‘SLEEPING SATELLITE’ may have shot to Number 1 as if from nowhere but it is, in fact, the result of five years’ hard work with her co-writer and band members, John Beck and John Hughes and a particularly bullish promotional campaign from her record label. Archer’s success is anything but predictable given the fact that she cites songwriters like Elvis Costello, Squeeze and Andrew Gold as major influences. On the surface, Archer appears out of step with both current musical fashion and her so-called roots but the lady herself has little time for such assumptions. The previous evening she and the two Johns had popped down to Hammersmith Odeon to catch the hard rock act Thunder whom they’d recently met in Germany. Once inside, Archer soon realised that hers was virtually the only black face in the building. Yet it was the intolerance of the black security guard who came over to ask her why she was listening to “such crap music” that still rankles. “I can’t stand stereotypes,” she snorts, “particularly black ones.”
The fourth and last child of West Indian parents who arrived in Yorkshire in the late ’40s, Archer always dreaded that her father might actually return to the Jamaica she has never seen. At school, she always felt that she “stuck out like a sore thumb” despite her constant striving to be one of the crowd. At home, the family stereos must have almost drowned each other out. “One brother would be playing Public Image, Morrissey and The Velvet Underground, the other had Abba on. Downstairs, my mum would be listening to Brook Benton or Jim Reeves and I’d be playing The Carpenters in my room. I grew up with a lot of music.”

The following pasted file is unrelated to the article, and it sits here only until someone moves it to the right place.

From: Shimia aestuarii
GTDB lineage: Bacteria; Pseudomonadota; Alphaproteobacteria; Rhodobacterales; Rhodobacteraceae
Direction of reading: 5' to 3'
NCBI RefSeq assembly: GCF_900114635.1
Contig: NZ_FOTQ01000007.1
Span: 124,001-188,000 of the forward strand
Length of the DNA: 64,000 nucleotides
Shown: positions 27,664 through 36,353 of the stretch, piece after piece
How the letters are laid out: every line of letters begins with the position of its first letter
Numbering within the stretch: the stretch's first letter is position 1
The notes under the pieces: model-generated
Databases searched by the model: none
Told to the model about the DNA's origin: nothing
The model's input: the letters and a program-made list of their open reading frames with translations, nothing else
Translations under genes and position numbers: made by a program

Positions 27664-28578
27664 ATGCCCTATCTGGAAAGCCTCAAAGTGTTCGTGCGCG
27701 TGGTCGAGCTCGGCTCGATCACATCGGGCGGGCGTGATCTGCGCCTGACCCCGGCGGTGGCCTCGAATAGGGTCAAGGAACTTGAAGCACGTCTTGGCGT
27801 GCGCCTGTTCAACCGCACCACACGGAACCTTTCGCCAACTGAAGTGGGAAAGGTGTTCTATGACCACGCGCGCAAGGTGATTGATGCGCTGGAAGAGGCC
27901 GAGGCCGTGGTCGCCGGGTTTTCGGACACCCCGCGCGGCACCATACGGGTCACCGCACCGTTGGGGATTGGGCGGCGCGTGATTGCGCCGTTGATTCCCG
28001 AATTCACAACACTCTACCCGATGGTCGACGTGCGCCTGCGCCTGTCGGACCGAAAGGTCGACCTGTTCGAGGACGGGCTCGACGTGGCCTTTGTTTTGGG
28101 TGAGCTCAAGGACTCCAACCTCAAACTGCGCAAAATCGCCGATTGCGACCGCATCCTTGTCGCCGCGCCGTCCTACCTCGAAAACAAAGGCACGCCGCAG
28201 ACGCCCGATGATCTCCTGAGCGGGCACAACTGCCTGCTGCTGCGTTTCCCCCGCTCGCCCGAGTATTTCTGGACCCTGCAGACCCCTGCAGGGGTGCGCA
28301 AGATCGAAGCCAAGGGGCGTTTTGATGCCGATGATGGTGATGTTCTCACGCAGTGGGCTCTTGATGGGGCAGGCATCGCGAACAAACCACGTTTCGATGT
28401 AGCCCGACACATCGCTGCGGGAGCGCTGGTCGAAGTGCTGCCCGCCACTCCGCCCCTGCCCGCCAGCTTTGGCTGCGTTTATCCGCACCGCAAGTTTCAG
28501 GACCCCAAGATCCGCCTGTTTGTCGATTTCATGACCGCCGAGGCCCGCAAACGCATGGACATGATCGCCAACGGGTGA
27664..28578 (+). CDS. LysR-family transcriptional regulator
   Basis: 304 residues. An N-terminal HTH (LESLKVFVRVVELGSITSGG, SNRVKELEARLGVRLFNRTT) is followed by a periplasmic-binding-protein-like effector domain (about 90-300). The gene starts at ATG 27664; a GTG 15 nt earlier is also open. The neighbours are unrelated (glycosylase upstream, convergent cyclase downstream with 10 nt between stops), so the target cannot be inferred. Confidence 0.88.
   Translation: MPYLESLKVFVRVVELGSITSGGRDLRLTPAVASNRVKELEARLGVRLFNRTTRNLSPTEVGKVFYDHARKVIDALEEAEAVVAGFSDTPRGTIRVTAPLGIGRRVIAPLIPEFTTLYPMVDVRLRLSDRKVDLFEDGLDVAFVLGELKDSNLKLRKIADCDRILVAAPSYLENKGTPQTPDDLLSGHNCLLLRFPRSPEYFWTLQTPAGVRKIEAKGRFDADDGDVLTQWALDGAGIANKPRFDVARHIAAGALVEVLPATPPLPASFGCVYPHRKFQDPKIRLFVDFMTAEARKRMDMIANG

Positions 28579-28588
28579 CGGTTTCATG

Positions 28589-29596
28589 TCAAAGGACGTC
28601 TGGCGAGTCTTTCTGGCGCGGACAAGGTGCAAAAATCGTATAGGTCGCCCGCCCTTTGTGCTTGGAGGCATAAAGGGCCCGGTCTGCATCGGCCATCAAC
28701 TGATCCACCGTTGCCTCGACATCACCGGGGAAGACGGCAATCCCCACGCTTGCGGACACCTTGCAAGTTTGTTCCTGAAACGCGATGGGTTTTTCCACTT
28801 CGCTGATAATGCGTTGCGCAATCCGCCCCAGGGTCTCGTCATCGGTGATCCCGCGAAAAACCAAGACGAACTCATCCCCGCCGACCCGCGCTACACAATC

Archer left school at 16 and was soon singing in a variety of cover bands while working in a factory and then as a clerk. She was singing back-up vocals, cleaning toilets and making tea at Bradford’s Flexible Response Studios, since converted into an Asian radio station, when the owner introduced her to Hughes and Beck. The trio started writing together with Archer (who doesn’t play an instrument and isn’t yet happy with her lyric writing) acting as editor and catalyst. According to Archer, their early compositions were “absolute shit” but they stuck to it until they began to find a voice.